These two graphics illustrate why storm flows in Los Angeles’ flood control system (i.e., the Los Angeles River) is more intense when compared the same drop in elevation of the Mississppi River. The area surrounding the length of the Mississippi River (2,000 miles) is primarily open land and allows for more absorbtion and infiltration of stormwater. However, at 1,463 feet, the drop in elevation is HALF of Los Angeles’.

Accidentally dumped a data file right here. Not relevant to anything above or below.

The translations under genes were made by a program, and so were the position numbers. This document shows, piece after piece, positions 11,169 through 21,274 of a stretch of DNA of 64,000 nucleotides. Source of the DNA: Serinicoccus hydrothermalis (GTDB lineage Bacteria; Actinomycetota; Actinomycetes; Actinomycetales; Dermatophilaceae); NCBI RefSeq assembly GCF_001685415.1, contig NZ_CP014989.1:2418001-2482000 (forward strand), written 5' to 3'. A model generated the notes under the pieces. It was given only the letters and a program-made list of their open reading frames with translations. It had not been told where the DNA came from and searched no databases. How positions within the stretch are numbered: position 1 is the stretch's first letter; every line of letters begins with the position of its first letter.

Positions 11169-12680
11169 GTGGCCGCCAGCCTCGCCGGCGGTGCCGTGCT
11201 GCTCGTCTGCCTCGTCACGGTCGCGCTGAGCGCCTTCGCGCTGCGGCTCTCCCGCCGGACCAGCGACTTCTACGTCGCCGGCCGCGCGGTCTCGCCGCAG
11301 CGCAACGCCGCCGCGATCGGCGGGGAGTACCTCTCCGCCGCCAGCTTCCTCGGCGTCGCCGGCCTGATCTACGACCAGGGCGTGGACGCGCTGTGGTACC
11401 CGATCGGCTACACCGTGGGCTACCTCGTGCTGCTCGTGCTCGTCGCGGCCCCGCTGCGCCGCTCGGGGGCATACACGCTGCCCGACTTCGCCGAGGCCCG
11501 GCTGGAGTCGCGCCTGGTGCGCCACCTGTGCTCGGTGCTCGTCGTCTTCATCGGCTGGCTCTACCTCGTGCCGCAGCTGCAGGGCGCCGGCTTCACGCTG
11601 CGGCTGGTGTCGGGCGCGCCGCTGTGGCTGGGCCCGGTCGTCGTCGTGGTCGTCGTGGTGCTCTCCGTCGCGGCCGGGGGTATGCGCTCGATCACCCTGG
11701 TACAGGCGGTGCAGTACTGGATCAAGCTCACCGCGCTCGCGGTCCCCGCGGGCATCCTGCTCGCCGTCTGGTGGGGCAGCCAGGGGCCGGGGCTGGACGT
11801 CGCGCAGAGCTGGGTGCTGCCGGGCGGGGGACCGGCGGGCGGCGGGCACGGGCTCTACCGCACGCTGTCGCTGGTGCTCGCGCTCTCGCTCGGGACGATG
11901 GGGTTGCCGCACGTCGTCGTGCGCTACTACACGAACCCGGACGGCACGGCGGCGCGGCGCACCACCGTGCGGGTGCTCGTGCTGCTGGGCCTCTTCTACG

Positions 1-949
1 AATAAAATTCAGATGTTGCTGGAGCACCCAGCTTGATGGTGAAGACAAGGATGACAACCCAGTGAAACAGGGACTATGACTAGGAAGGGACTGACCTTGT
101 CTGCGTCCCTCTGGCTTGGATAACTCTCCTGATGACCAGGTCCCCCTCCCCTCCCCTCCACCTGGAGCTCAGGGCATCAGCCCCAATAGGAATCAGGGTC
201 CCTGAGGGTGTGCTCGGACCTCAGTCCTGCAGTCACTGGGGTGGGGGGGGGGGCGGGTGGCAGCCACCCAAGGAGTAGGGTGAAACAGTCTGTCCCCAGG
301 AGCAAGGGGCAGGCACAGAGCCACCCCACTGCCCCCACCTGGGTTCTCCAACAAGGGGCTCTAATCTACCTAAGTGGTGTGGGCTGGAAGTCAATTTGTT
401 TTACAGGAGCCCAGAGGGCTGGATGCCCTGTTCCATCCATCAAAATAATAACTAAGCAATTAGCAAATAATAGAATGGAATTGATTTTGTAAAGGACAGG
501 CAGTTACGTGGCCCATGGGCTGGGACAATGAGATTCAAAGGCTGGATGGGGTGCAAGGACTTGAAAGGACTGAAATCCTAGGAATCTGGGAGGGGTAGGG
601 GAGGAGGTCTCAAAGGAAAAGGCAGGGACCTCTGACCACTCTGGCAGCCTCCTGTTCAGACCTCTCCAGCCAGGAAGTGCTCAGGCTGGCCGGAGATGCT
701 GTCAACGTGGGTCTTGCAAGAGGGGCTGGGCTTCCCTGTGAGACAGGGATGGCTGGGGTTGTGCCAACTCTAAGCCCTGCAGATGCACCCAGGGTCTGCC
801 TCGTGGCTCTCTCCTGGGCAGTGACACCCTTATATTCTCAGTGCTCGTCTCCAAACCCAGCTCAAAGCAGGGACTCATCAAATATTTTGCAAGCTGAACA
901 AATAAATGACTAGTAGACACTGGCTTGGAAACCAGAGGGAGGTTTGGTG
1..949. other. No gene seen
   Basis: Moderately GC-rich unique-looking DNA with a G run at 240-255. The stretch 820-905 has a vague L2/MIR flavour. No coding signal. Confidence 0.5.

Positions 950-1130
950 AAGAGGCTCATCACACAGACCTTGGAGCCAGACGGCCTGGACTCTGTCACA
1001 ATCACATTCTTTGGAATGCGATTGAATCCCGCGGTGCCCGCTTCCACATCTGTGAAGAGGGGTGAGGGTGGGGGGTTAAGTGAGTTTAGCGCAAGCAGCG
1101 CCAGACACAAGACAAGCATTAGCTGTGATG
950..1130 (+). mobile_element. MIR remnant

By comparison, the runoff elevation drop in Los Angeles travels from 3,000 feet to sea level (that’s twice the height!) in a fraction of the distance at approximately 51 miles. In addition, because much of the land surface in Los Angeles has been paved in concrete and is mostly non-permeable surface, it does not allow rainwater to be absorbed into the ground and instead, drains off the land carrying surface pollutants into the ocean.